Microsoft Wants To Put Its Music In Your Mobile
By Eric Lin, Fri Sep 10 23:45:00 GMT 2004
Microsoft hasn't had much luck signing on major handset manufacturers to its smartphone platforms. Now it's trying to talk them into at least supporting Windows Media formats.
Although Apple has primarily relied on the iPod to provide mobile playback for users of its iTunes and ITunes Music Store, it recently signed a deal with Motorola to include a version of iTunes in many of its upcoming handsets. Now that more RAM, storage card slots, and even hard drives are being packed into handsets, it is possible that as with low end digital cameras, the handset will also replace low end media players as well. Apple will let cell phones become low end playback devices while the iPod will continue to appeal to high end users.
Microsoft has licensed Windows Media playback to a number of portable music and multimedia players spanning the entire price range of these devices. So far it has only been able to sign on NEC for a Windows Media support in a few 3G handsets. However Redmond is hot on Apple's heels, trying to sign on big name manufacturers to support Windows Media playback in their mobile phones. Since Apple has grabbed the support of Motorola, Microsoft is targeting Nokia, Siemens and Sony Ericsson. (Who is in talks with Korean powerhouses Samsung and LG?) Microsoft previously had a relationship with Sony's handset division before the merger, which had licensed Microsoft's Mobile Explorer, however it seems obvious that Sony Ericsson would prefer to support Sony's music store by including ATRAC3 support instead of Windows Media.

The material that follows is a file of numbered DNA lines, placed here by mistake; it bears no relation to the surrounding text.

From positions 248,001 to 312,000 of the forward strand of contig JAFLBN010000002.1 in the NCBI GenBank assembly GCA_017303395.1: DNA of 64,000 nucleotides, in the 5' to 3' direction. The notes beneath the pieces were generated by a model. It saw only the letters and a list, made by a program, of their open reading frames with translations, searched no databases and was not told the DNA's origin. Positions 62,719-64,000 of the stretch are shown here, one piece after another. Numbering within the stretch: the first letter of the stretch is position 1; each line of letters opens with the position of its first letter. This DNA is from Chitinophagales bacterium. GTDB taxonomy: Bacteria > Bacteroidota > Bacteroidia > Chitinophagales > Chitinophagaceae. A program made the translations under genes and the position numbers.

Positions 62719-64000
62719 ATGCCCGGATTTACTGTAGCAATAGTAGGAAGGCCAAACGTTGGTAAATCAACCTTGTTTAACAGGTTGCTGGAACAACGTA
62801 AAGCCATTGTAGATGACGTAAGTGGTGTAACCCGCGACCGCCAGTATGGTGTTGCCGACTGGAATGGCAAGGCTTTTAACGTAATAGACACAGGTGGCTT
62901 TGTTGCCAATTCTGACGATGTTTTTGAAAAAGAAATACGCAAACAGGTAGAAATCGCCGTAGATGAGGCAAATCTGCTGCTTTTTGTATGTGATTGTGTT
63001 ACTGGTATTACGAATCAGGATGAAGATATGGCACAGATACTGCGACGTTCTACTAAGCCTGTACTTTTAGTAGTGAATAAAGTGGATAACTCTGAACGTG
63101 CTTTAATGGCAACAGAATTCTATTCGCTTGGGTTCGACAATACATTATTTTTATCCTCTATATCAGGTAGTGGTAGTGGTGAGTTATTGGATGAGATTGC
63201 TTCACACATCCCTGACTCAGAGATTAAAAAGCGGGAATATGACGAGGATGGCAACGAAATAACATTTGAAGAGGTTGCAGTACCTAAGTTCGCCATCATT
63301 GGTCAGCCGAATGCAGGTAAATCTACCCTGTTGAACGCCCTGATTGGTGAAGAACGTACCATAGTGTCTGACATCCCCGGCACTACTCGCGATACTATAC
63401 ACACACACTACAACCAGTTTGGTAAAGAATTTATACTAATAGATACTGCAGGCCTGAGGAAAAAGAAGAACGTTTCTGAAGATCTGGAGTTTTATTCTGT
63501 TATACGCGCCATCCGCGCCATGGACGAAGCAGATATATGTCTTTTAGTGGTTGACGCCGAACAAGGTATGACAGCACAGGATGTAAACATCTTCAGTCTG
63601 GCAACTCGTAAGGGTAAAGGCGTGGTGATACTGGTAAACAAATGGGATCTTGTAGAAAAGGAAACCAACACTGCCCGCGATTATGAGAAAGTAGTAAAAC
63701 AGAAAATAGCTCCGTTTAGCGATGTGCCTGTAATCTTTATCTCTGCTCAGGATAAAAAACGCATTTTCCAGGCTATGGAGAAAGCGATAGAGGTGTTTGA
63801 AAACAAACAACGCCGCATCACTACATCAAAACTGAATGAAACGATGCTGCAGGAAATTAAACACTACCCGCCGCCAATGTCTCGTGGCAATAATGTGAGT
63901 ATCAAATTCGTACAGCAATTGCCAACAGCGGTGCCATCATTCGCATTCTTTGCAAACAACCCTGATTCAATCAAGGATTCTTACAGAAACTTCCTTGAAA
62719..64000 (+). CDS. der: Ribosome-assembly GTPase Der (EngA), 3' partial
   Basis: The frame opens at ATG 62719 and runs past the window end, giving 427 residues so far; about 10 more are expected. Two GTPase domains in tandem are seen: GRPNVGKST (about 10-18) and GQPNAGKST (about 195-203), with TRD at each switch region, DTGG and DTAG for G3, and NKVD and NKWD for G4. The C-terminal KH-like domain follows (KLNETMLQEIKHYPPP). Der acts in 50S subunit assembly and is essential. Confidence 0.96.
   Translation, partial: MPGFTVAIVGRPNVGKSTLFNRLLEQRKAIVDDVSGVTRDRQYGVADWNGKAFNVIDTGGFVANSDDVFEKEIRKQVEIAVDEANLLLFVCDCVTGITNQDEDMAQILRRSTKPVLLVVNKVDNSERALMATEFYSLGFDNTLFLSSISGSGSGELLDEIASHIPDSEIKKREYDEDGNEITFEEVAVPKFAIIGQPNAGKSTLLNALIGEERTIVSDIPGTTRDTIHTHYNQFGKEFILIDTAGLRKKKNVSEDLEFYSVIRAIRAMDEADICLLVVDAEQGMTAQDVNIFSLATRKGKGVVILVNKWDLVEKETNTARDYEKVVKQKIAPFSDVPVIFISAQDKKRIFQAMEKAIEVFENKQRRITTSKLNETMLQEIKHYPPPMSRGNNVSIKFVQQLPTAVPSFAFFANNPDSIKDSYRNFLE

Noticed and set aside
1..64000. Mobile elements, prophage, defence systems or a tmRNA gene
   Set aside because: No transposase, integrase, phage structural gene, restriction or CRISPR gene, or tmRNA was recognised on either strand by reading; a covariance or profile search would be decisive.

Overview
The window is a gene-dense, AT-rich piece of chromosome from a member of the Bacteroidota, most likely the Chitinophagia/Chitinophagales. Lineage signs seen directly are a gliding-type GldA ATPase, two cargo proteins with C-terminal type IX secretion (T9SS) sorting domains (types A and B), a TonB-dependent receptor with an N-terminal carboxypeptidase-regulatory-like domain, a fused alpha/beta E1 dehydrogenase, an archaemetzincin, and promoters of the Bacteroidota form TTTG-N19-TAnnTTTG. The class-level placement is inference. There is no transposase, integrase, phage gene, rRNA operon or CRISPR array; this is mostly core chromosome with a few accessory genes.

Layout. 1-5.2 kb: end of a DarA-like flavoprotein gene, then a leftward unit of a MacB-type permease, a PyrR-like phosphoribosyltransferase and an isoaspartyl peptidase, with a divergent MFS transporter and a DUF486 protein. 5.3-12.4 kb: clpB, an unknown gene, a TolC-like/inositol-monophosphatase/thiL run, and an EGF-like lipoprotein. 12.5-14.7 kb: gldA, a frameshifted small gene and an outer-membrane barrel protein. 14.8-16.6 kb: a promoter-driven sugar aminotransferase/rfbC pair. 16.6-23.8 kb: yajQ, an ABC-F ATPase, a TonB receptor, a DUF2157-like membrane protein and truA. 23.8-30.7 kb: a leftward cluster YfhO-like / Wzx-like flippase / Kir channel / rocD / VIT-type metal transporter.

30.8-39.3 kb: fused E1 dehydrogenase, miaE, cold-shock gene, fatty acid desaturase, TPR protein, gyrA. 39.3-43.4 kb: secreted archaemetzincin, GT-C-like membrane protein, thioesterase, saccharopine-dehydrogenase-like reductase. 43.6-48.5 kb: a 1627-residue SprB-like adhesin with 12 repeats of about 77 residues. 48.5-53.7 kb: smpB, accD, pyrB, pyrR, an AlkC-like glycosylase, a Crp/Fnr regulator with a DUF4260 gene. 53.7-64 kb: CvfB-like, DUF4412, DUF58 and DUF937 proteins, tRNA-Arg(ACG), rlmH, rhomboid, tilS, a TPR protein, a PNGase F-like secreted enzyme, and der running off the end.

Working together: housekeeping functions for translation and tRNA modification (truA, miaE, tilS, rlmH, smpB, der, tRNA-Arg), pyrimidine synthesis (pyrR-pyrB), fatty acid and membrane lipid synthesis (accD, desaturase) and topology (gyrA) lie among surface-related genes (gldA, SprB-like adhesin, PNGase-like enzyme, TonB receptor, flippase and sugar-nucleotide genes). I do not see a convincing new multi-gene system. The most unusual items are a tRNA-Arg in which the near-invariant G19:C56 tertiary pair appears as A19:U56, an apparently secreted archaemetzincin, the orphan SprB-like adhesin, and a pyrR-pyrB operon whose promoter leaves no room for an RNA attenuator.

Support for the Windows Media format will allow users to playback songs purchased from the recently launched MSN Music store on handsets. So far Windows Mobile smartphones are the only phones capable of playing purchased tracks, and even they have limits on where the tracks must be stored so far. Support from a popular handset manufacturer would be a boon to MSN Music. Thanks to its early launch and the popularity of the iPod, iTunes Music Store is currently leading the Internet music business. Despite its dominance in other markets, Microsoft has some catching up to do in both music and phones.
Mobile phone support for Windows Media, Apple's protected AAC tracks or Sony's ATRAC3, will be critical to the growth of any online music business as convergence continues to push more features into handsets. Devices from every major already support playback of mp3 files (and sometimes other formats as well), protected formats are the next step.